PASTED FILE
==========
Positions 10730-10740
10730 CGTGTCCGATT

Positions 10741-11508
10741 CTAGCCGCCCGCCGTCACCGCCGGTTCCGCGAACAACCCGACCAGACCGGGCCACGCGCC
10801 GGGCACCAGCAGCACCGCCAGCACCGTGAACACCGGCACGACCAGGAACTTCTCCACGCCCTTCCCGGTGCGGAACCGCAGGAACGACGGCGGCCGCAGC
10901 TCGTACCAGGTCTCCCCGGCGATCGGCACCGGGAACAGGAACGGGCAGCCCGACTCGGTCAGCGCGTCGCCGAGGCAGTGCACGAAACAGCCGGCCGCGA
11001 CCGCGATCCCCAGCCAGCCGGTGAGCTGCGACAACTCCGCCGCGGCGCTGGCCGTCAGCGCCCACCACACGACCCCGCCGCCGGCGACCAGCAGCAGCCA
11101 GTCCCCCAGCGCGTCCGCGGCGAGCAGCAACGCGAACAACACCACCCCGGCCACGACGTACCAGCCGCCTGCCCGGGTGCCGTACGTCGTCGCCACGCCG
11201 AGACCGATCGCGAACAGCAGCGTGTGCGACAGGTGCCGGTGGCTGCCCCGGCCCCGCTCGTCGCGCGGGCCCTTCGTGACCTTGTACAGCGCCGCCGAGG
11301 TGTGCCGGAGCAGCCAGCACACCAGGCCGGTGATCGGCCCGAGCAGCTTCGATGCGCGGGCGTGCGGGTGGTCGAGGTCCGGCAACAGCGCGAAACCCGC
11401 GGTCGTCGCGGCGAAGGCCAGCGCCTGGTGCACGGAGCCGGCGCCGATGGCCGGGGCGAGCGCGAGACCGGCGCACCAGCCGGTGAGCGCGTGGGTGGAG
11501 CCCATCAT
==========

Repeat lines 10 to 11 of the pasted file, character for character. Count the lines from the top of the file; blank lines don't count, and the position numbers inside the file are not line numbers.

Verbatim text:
11301 TGTGCCGGAGCAGCCAGCACACCAGGCCGGTGATCGGCCCGAGCAGCTTCGATGCGCGGGCGTGCGGGTGGTCGAGGTCCGGCAACAGCGCGAAACCCGC
11401 GGTCGTCGCGGCGAAGGCCAGCGCCTGGTGCACGGAGCCGGCGCCGATGGCCGGGGCGAGCGCGAGACCGGCGCACCAGCCGGTGAGCGCGTGGGTGGAG